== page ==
Given Google's (as perceived by me) direction lately, I'm to the point where I'd much rather pay cash (to some non-evil entity) for a platform than become their product. Seems like a cool box and a good idea but ChromeOS would keep me from even touching one of thes

  • Hah, unless Google fixes their bandwidth greedy sync engine [google.com] for Google Drive, offering free storage is not much of an incentive...unless the people who buy it have not actually tried to use GD before, I suppose.

    • I fail to see how it's an issue. You run a program that uploads data, and your issue is that it eats up your bandwidth? Seems like a non-issue to me!

      • by CCarrot (1562079)

        I fail to see how it's an issue. You run a program that uploads data, and your issue is that it eats up your bandwidth? Seems like a non-issue to me!

        Except for the fact that DropBox is also 'a program that uploads data', yet they (most sensibly) implemented a user-controllable bandwidth limiter on their desktop client right from day one. Most people don't care if it takes a half hour or three hours to upload that folder full of jpgs, but they do care (very much) if they lose their internet connection entirely while the folder is uploading. Even if it only takes ten minutes at full bandwidth, that tends to piss people off...and is completely unacceptab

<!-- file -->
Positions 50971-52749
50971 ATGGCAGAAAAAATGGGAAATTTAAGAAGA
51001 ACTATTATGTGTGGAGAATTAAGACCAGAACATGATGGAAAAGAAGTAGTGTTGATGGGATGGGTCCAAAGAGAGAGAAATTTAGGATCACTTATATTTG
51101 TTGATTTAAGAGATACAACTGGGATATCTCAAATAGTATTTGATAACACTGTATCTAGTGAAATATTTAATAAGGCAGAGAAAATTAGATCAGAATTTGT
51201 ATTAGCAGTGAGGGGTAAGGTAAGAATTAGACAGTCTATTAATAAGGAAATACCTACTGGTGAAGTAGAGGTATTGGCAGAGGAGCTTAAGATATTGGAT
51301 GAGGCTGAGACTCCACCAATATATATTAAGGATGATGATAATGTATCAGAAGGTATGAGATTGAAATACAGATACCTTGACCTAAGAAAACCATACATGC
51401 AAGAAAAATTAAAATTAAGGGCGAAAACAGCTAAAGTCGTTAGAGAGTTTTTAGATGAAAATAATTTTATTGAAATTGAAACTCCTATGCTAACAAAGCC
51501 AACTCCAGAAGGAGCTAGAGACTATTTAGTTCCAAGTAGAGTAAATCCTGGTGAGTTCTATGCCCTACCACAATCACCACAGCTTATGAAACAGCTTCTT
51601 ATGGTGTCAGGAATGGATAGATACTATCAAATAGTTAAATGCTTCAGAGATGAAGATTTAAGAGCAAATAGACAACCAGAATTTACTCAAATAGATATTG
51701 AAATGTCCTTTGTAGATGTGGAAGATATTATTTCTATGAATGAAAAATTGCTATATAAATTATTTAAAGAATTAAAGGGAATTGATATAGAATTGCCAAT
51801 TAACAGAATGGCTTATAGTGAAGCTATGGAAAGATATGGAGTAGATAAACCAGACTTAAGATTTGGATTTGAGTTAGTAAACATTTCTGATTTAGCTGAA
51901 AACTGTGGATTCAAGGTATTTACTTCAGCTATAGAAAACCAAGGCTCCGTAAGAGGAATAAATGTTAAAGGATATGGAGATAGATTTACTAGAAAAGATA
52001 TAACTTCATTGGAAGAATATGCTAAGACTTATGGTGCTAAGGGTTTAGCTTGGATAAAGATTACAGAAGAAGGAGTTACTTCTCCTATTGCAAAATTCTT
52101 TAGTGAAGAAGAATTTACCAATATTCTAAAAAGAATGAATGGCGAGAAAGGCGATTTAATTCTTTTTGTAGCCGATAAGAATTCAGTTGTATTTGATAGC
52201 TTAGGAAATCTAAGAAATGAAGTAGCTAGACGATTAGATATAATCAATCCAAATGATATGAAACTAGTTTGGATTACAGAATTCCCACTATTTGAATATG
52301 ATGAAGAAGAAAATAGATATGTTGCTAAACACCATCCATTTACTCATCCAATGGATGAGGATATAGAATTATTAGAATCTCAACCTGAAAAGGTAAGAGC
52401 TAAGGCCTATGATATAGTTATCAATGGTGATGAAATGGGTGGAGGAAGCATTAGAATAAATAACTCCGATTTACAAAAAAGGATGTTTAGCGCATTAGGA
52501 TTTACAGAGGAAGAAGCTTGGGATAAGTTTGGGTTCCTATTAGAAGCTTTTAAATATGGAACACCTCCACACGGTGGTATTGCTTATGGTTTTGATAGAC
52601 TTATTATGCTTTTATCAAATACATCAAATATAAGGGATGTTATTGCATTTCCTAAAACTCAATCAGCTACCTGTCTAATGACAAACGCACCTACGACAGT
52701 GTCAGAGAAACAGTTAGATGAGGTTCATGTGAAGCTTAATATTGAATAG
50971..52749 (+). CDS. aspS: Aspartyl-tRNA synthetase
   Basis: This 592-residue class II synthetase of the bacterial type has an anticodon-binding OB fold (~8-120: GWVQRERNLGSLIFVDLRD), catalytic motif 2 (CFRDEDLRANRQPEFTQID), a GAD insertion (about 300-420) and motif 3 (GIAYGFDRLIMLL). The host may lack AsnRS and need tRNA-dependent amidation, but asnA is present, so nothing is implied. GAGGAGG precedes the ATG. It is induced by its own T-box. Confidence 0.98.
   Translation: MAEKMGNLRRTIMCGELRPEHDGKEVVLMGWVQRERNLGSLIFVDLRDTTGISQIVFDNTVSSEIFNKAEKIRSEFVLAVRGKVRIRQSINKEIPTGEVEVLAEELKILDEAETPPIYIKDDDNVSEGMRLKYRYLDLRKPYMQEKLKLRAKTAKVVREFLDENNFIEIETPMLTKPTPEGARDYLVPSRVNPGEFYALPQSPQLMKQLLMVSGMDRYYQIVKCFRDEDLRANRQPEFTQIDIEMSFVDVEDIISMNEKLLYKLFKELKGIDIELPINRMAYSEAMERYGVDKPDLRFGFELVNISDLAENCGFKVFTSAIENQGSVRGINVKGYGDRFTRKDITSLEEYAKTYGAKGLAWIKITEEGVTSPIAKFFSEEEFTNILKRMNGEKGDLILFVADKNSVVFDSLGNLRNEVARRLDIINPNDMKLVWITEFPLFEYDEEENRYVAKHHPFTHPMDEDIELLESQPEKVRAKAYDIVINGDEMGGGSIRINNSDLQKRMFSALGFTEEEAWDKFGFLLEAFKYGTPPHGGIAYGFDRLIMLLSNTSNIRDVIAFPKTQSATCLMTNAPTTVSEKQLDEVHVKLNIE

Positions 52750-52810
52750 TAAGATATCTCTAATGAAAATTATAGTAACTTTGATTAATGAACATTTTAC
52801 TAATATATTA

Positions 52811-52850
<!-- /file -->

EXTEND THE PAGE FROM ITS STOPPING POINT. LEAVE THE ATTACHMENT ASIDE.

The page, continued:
• These things have been around as a niche product for many years. Only difference is Asus is loading Chrome on them, when usually they don't come with anything.

    I always thought they were a bit of a tough sell. 2-400$ where 3-4 you get a netbook, or 4-5 a low end laptop. That come with windows. That come with a monitor. That come with a battery and can be cordless.

    Anyway I don't see this as much of a move, simply another player in a small market.